October 2013 | Hotlunch.com | 1-888-376-7136

[Volume 5, Issue 10]

Improving Diets in Low-Income Rural Areas

In the United States, a large number of kids still don’t eat enough fruits and vegetables every day, partly due to poor dietary habits and also  to the lack of produce in some areas. This happens in both urban and rural areas. Is it possible to help these children?

Healthier Diets Possible in Low-Income, Rural Communities
This article from Science News describes a study designed to improve the health habits of children in rural impoverished areas. Researchers utilized a program that made healthier foods more available in schools and created educational materials on diet and exercise and incorporated them into the normal school curriculum

What You Can Do:
  • Habits can be broken by repetition. Discuss the importance of healthy foods with your students frequently.
  • Offer fresh fruits and vegetables or whole grains as snacks and at lunch.
  • Don’t forget about physical activity. Have students keep track of their time after school. How much of their time is active (sports and outdoor activities) and how much is sedentary (TV, video games, reading and studying)?
Athletes Pushing Junk Foods

This is frustrating to me. Kids have their idols, usually rock stars, actors and athletes, and because they idolize them, there’s a good chance they’ll want to buy whatever they’re endorsing. I understand that it’s all about the money, which is very good for successful athletes who sign endorsement deals, but looks like much of the food they push is just junk.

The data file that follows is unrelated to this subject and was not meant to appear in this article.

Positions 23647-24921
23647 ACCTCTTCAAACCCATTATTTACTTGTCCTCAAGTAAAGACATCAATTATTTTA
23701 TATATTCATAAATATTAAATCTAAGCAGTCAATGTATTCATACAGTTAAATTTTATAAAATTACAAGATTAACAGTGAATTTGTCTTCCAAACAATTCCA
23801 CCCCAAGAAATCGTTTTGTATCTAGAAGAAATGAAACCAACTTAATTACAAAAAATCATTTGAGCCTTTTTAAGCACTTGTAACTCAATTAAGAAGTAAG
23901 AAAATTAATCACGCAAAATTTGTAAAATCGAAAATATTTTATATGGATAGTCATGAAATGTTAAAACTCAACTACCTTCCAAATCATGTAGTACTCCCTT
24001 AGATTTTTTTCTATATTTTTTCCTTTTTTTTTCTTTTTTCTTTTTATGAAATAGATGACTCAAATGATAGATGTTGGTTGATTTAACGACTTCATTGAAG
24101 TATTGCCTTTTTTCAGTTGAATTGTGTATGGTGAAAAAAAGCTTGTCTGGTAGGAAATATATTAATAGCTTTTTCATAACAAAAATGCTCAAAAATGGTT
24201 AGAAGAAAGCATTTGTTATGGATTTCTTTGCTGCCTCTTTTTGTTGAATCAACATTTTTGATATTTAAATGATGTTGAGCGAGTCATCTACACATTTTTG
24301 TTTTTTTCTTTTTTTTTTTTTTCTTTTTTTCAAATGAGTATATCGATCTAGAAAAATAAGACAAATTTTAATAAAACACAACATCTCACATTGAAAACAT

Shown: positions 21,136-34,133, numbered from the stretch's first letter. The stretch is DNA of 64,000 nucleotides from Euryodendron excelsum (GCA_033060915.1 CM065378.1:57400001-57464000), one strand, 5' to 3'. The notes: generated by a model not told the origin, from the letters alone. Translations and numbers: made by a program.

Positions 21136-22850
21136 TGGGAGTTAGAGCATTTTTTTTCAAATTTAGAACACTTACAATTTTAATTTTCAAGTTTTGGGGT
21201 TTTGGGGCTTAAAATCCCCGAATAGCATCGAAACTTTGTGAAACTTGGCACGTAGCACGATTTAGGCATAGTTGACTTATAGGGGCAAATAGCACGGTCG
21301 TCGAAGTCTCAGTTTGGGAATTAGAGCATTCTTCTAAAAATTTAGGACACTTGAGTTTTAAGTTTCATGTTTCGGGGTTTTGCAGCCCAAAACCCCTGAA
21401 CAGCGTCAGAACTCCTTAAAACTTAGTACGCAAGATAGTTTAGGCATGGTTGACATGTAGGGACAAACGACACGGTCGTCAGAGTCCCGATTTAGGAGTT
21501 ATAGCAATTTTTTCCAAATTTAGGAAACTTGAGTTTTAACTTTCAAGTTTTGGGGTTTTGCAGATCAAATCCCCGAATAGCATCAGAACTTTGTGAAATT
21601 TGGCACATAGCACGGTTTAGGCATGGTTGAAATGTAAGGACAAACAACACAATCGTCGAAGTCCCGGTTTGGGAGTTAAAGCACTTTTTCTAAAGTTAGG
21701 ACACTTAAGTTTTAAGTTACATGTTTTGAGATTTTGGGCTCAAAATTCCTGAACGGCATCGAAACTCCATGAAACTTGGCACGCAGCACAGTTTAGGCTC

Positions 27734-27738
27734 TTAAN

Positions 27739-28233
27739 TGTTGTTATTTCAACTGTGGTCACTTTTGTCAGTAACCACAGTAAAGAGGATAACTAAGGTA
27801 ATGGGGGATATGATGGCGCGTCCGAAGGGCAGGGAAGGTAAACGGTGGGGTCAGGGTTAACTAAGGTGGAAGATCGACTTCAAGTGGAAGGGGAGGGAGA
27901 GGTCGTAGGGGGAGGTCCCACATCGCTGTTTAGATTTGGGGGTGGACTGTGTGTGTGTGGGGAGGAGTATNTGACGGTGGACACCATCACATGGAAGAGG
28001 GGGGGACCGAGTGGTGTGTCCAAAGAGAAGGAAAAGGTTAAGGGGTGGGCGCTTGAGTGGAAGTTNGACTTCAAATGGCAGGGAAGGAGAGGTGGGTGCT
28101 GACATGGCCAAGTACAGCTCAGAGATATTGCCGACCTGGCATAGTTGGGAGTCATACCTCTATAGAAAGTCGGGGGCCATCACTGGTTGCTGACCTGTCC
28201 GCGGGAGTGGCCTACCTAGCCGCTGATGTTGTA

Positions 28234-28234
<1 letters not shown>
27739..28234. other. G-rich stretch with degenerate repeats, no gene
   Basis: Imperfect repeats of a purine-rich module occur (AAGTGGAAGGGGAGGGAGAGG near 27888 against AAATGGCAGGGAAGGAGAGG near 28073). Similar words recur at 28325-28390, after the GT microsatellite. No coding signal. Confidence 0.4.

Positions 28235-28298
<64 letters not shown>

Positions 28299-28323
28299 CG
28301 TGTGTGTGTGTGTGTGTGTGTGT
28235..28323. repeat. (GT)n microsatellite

Study: Top Athletes Endorsing Unhealthy Foods

This article from KOMO News describes a study that finds a majority of well-known athletes are endorsing high-calorie and nutrient poor foods. I think this is something that we as teachers and parents need to address with kids.

Tips for teachers:
  • Middle school and high school students are the main targets for these ads. Explain how endorsements work. These athletes want to make money not improve the health of your kid.
  • Teach kids how to evaluate commercials and ads. Do they really need what they see, or do they want it only after they see it?